The Publicist:

New Orleans is putting on quite a show to lure the film industry

New Orleans is putting on quite a show to lure the film industry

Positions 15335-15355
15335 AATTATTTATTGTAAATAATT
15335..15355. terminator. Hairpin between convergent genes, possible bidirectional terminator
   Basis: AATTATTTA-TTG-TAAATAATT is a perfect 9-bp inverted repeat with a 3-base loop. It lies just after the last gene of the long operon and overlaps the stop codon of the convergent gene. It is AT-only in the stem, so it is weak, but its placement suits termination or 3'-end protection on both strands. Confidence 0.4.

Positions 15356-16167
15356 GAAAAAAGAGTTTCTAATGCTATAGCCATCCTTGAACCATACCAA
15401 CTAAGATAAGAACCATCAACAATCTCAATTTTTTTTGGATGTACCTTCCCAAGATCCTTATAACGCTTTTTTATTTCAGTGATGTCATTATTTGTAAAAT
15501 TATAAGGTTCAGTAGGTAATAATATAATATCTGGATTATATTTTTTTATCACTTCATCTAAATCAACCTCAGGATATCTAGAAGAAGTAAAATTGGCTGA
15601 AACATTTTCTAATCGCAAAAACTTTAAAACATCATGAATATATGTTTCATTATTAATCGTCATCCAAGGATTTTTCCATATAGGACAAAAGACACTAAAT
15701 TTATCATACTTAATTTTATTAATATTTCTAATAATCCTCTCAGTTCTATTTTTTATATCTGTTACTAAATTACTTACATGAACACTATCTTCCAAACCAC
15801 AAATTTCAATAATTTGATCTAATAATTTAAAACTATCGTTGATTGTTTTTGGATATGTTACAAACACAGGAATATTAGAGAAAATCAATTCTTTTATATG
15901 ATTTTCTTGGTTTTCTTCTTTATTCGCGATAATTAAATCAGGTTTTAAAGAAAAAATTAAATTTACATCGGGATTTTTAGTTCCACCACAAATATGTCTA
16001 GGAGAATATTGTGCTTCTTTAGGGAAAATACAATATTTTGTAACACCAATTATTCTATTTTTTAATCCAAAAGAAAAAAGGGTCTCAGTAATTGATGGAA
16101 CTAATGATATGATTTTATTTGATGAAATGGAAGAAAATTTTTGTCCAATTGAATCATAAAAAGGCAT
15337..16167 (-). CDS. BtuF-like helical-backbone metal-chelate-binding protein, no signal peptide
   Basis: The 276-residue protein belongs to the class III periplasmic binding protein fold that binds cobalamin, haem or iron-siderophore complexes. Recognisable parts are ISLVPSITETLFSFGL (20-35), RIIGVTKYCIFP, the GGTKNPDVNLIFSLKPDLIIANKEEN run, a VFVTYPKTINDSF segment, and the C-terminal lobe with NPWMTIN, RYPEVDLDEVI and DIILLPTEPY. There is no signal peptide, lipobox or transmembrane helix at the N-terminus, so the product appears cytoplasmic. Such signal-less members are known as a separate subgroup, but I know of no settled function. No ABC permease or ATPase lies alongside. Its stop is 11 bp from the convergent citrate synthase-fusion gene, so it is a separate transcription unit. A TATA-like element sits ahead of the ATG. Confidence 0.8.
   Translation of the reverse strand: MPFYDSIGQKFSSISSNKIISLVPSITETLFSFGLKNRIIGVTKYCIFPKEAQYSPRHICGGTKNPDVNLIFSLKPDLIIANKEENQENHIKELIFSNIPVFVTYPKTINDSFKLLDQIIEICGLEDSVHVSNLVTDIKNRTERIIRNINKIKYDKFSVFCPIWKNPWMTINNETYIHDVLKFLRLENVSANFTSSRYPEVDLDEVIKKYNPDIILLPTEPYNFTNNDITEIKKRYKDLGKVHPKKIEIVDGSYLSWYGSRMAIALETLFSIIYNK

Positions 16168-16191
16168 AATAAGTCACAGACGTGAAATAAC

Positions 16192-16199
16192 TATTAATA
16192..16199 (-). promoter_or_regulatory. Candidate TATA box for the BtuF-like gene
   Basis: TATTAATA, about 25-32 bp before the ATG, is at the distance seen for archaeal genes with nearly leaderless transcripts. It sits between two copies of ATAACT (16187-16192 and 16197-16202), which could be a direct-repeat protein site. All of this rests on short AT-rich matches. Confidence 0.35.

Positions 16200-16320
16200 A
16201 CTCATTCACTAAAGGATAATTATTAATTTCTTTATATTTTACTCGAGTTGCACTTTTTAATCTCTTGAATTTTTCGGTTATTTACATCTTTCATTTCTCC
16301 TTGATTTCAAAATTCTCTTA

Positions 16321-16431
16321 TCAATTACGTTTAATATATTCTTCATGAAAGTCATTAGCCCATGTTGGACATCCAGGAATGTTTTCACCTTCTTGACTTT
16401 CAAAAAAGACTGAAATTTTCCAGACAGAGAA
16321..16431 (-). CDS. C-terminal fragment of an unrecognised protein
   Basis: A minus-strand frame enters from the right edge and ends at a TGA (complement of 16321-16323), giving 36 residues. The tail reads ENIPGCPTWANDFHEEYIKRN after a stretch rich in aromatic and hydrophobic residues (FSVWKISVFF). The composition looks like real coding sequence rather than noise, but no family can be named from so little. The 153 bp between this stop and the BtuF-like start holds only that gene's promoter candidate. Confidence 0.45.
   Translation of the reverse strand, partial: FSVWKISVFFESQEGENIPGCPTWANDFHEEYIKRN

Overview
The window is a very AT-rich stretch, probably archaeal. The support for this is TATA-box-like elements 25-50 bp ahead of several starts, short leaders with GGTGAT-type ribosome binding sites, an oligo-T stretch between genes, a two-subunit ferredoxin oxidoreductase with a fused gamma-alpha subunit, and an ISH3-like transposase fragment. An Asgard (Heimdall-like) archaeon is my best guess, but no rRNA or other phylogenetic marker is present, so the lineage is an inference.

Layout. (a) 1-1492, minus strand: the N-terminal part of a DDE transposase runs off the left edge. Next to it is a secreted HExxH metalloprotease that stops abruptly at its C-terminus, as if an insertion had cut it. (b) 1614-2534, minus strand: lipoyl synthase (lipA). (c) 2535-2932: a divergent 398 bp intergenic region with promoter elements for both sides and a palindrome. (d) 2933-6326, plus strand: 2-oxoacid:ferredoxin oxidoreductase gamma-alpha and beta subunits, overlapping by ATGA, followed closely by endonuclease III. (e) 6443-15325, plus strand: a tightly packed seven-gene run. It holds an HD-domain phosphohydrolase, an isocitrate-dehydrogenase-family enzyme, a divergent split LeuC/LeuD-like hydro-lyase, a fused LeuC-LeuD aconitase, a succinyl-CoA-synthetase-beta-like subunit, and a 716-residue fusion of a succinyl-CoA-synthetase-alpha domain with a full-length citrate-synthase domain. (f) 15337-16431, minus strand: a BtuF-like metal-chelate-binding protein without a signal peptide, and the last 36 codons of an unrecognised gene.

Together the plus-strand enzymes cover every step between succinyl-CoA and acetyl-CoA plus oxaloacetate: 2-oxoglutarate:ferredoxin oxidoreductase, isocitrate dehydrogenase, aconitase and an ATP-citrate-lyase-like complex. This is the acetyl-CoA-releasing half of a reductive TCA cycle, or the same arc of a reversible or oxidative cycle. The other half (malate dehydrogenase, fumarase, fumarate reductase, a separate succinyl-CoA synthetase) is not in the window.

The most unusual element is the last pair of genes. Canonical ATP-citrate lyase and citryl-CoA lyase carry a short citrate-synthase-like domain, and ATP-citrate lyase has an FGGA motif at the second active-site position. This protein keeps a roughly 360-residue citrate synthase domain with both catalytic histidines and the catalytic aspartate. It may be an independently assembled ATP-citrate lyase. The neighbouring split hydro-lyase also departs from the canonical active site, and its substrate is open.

I've started working on a new movie in New Orleans, which has become the Hollywood of the South. A dozen studio features have filmed here since Louisiana enacted tax incentives to lure film production, including Ray, an early Oscar contender. Stars ranging from Dustin Hoffman to Bernie Mac to Britney Spears have filmed in Louisiana, and the number of well-trained crewmembers has increased substantially. In fact, I've met several people who've relocated from places like North Carolina and New York to work in the city's thriving film business. Can you believe it? Departing New York to find work? "I would never have dreamt of leaving New York to go south, but this isn't really the South," says Yankee transplant Lewis, a production assistant. "New Orleans is unique - it's not like the rest of the region." True enough. New Orleans (excuse me, 'Norlins') is a true "blue" city that is misplaced in a sea of staid conservative red states. There's no Bourbon Street in Alabama or Mississippi. There are some producers on this film who wish there were no Bourbon Street here, either. It has already taken a toll on our hard-drinking camera crew, which is showing some wear and tear. Two of them are Brits, which doesn't help matters. Drinking is a sport to them. And they don't like to lose. When working outside LA (forget USC - students there have parents who run studios), I like to share a little of what I learned in the publicity biz with the youngsters, so I normally invite the local college to send a few sharp students to the set to learn the ropes. They are taught requisite skills: working with talent, conducting interviews, building relationships, and, most important, being first in the lunch line. But I'm not sure it's going to work out this time. The university, which I'm tempted to name but won't, sent over a film student who, though filled with enthusiasm and exuberance, doesn't seem to possess the necessary, um, attribute. By that I mean a brain. Seriously, this gal could not think her way through a second-grade spelling test. She wants to get into the film business to meet people like Jessica Simpson (who's shooting Dukes of Hazzard in Baton Rouge) and, in her words, "go to cool parties and stuff. Especially the Oscars. That'd be so awesome. My friend Debbie would totally die." Me, too. I politely sent her back with best wishes and a souvenir. I'm considering giving a math student a try. Lawrence Mitchell Garrison is an LA-based freelance publicist and writer

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